UNFPA Executive Director Thoraya Ahmed Obaid recently stated that "Men are equal partners in making the new life that the women will deliver." To emphasize this, the chosen theme for World Population day, held on July 11, was Men as Partners in Maternal Health. Men all around the world, from Nigeria and Zimbabwe to Brazil and Indonesia, took this message to heart and supported maternal health initiatives to demonstrate their commitment to the it-takes-two mentality.

UNFPA is committed to the equality of development in men, women and children. It operates under the guidance of the UNDP governing council and is a founding member of the UN Development Group (UNDG).

Thursday, July 12, 2007

Kosovars Returning to Peace and the Promise of Development

Hundreds of thousands of Kosovo people have fled the province since violence began to break out in the mid 1990s. Now, with the help of UNDP, these families can return to this once war-ravaged area with the hope of peaceful development.

In the village of Vidanje in the Central-West of Kosovo, the UNDP has implemented the Government Assistance to Returns project, which has helped Kosovo-Serbs return to their previous homes alongside Kosovo-Albanian neighbors. Through this UNDP project, more than 50 houses have been reconstructed. A community center has been established and a functioning electrical and sewage system, as well as suitable roads, have been constructed, thus literally paving the way for Kosovo’s future.

On his visit through Kosovo, Under-Secretary-General and Associate Administrator for UNDP Ad Melkert, stressed the importance of refugee return within the goals of development and the necessity to foster an inclusive development for peace. Remarking to two returned families, one Kosovo-Albanian-Christian and the other Kosovo-Bosniak-Muslim, Melkert said:

It is important to provide a future for the young people in Kosovo so that they are not only encouraged to stay, but also are reintegrated into a society that has a place for everyone.

It is this type of development, aware of the conditions of social cohesion particular to this post-conflict region, which helps to make UNDP projects not only successful now, but successful for years to come on the road to recovery ...

For more details, see this UNDP Press Release.

Tuesday, July 10, 2007

Stay Informed

Do you want to know what's happening at the United Nations all over the world? Frustrated by the lack of UN reporting in most major news sources?

Then click here to sign up for UN Wire, a daily e-mail News Briefing of the most important stories covering the United Nations from several international sources. It's a quick and easy way to stay informed about an entire range of issues, including peacekeeping, poverty relief, and, of course, development.

Then you can also spread the news about what the UN is doing across the globe to help people improve their lives and have a better future.

Governance From A Young Age

It is challenging to think of long-term issues such as education about democracy in post-conflict countries, but someone has to do it. Democratic governance is one of the five key areas which UNDP focuses on as part of its multilateral approach to development, and the youth of Afghanistan have demonstrated intelligent and passionate interest in contributing to this cause.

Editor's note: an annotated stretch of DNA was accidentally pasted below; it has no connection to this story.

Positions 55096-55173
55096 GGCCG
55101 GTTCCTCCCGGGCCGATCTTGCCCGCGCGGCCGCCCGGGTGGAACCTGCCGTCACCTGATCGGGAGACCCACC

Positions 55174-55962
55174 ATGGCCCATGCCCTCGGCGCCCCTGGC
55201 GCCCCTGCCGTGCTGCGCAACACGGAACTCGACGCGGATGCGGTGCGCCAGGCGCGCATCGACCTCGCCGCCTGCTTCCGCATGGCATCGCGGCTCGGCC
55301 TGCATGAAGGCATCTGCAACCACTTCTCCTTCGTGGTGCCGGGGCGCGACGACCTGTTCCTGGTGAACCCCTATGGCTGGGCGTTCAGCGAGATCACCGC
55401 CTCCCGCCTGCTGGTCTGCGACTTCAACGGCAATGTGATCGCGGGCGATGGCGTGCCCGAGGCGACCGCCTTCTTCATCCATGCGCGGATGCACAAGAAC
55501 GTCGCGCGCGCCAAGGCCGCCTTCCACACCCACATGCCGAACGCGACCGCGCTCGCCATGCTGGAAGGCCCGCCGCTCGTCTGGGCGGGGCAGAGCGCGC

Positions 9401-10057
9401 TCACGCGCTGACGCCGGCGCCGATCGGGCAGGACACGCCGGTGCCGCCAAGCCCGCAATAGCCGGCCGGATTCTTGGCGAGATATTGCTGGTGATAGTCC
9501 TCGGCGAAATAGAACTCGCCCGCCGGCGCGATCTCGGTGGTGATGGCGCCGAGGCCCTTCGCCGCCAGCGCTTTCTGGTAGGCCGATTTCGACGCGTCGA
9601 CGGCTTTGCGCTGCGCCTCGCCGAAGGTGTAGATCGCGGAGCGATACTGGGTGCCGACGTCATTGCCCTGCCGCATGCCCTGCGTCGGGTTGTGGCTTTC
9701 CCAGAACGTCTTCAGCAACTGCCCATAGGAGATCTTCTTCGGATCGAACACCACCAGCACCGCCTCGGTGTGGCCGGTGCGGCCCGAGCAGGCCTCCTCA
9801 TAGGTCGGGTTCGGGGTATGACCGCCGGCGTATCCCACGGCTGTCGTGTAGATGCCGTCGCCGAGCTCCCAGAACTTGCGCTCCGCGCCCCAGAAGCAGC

UNDP has recently worked closely with Support for Establishing an Afghan Legislature (SEAL) and the Ministry of Education in organizing an Afghan Youth Training Assembly, held in June. This conference brought together students from 80 schools to discuss broader issues of governance as well as specific problems facing the country, like the lack of materials in public schools.

The best ideas about representation and participation can often come from a country's uncynical and much more optimistic youth, and this is why it is extremely important to give this group a voice.

See here for more information on UNDP's work in Afghanistan.

Monday, July 9, 2007

Give Them Grants and They Will Conserve

The locals of Baan Mae Korn, a small community in Northern Thailand, attempt to sustain a traditional, untouched lifestyle. However, established farming practices are damaging the local ecosystem. This degradation is caused mainly by the unsustainable growth of cash crops that cause erosion and pollute surrounding water sources.

This is just the kind of project the Global Environmental Facility (GEF) of the UNDP frequently takes on to simultaneously help communities and protect the environment.

GEF’s Small Grants Programme has provided funds to the inhabitants of Baan Mae Korn to install biogas collectors (a renewable source of energy) in their homes. Biogas is produced from pig manure and can be used instead of wood for cooking. This means less deforestation and more time for locals to concentrate on sustainable farming practices.

GEF also encourages local farmers to move away from cash crops such as corn in order to grow organic produce, which increasingly fetches great prices at market.

For more details, see this UNDP Press Release.

Friday, July 6, 2007

Help a Village in Tanzania

Imagine a village, isolated, poor and malaria-ridden, far from any major urban center and almost devoid of navigable routes. This is Mbola in western Tanzania, a cluster of small communities living in extreme poverty.